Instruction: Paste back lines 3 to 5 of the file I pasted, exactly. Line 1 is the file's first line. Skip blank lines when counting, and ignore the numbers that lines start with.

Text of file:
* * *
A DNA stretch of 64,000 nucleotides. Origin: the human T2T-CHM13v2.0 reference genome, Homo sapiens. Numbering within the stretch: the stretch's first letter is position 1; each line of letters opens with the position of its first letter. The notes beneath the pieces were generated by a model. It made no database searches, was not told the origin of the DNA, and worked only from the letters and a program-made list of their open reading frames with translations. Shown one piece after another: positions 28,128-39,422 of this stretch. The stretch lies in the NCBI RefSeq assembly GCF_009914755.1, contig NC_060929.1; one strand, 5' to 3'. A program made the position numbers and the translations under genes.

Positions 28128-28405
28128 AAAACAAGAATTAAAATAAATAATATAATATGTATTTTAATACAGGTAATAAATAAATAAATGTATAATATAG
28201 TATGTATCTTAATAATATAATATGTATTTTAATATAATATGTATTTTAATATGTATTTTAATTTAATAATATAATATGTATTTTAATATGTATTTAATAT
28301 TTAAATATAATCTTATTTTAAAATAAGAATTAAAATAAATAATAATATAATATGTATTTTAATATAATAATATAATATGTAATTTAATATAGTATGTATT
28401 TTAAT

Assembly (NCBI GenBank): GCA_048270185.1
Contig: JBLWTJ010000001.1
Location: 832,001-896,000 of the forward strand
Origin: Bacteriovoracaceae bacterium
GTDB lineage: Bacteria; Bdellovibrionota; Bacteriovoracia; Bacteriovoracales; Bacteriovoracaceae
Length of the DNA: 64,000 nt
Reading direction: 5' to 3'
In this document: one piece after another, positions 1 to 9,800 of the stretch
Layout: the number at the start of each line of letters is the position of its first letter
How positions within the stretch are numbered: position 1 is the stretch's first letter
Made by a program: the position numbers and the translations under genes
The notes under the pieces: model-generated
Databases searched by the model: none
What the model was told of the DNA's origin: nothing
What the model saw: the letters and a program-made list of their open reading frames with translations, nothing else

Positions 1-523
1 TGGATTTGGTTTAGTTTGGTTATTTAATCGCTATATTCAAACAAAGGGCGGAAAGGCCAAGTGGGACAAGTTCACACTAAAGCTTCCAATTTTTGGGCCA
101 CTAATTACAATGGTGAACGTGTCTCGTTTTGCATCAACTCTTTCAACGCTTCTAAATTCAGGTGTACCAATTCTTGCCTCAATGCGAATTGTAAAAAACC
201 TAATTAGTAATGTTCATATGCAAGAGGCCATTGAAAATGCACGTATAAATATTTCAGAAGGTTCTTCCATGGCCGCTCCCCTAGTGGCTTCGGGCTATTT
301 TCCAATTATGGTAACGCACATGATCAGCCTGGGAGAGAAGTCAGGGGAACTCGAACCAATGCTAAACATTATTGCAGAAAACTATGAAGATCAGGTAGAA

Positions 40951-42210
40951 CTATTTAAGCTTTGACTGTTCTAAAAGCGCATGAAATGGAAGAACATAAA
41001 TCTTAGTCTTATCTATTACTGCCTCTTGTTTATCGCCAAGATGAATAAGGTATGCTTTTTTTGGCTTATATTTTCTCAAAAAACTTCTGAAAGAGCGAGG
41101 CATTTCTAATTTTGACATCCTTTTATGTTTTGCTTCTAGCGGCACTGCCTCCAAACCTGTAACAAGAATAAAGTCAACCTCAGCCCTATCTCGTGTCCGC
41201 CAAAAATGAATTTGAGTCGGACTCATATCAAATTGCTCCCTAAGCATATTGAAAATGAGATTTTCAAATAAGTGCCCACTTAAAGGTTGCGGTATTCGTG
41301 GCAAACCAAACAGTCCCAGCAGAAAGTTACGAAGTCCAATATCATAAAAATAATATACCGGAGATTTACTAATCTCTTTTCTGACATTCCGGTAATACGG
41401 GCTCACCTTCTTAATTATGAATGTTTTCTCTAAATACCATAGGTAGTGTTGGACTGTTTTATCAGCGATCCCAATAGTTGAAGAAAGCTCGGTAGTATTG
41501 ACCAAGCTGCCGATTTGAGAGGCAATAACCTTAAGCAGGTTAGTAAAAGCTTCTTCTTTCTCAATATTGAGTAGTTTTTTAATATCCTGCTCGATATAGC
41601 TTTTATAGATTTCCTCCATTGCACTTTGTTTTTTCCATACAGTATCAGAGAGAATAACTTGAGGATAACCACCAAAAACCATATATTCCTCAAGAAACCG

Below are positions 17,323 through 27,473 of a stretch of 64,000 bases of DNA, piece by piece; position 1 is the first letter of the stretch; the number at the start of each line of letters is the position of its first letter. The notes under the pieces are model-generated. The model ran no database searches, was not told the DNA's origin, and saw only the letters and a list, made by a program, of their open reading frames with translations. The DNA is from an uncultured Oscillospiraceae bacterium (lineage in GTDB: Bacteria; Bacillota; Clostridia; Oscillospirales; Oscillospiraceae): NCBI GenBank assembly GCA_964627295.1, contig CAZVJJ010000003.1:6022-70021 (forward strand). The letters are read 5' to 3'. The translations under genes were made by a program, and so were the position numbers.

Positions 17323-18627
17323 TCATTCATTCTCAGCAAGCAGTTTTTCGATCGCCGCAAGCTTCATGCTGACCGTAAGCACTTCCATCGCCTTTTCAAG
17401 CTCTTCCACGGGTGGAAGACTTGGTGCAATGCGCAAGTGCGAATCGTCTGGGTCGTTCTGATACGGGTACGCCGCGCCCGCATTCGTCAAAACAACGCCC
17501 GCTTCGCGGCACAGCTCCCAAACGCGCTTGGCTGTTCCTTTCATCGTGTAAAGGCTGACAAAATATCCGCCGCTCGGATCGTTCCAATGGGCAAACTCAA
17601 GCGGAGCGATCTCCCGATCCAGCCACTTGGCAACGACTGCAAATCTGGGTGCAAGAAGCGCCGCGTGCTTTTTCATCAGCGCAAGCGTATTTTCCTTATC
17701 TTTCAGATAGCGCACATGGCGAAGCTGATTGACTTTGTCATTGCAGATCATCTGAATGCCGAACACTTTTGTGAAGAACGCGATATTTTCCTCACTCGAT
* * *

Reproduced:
28128 AAAACAAGAATTAAAATAAATAATATAATATGTATTTTAATACAGGTAATAAATAAATAAATGTATAATATAG
28201 TATGTATCTTAATAATATAATATGTATTTTAATATAATATGTATTTTAATATGTATTTTAATTTAATAATATAATATGTATTTTAATATGTATTTAATAT
28301 TTAAATATAATCTTATTTTAAAATAAGAATTAAAATAAATAATAATATAATATGTATTTTAATATAATAATATAATATGTAATTTAATATAGTATGTATT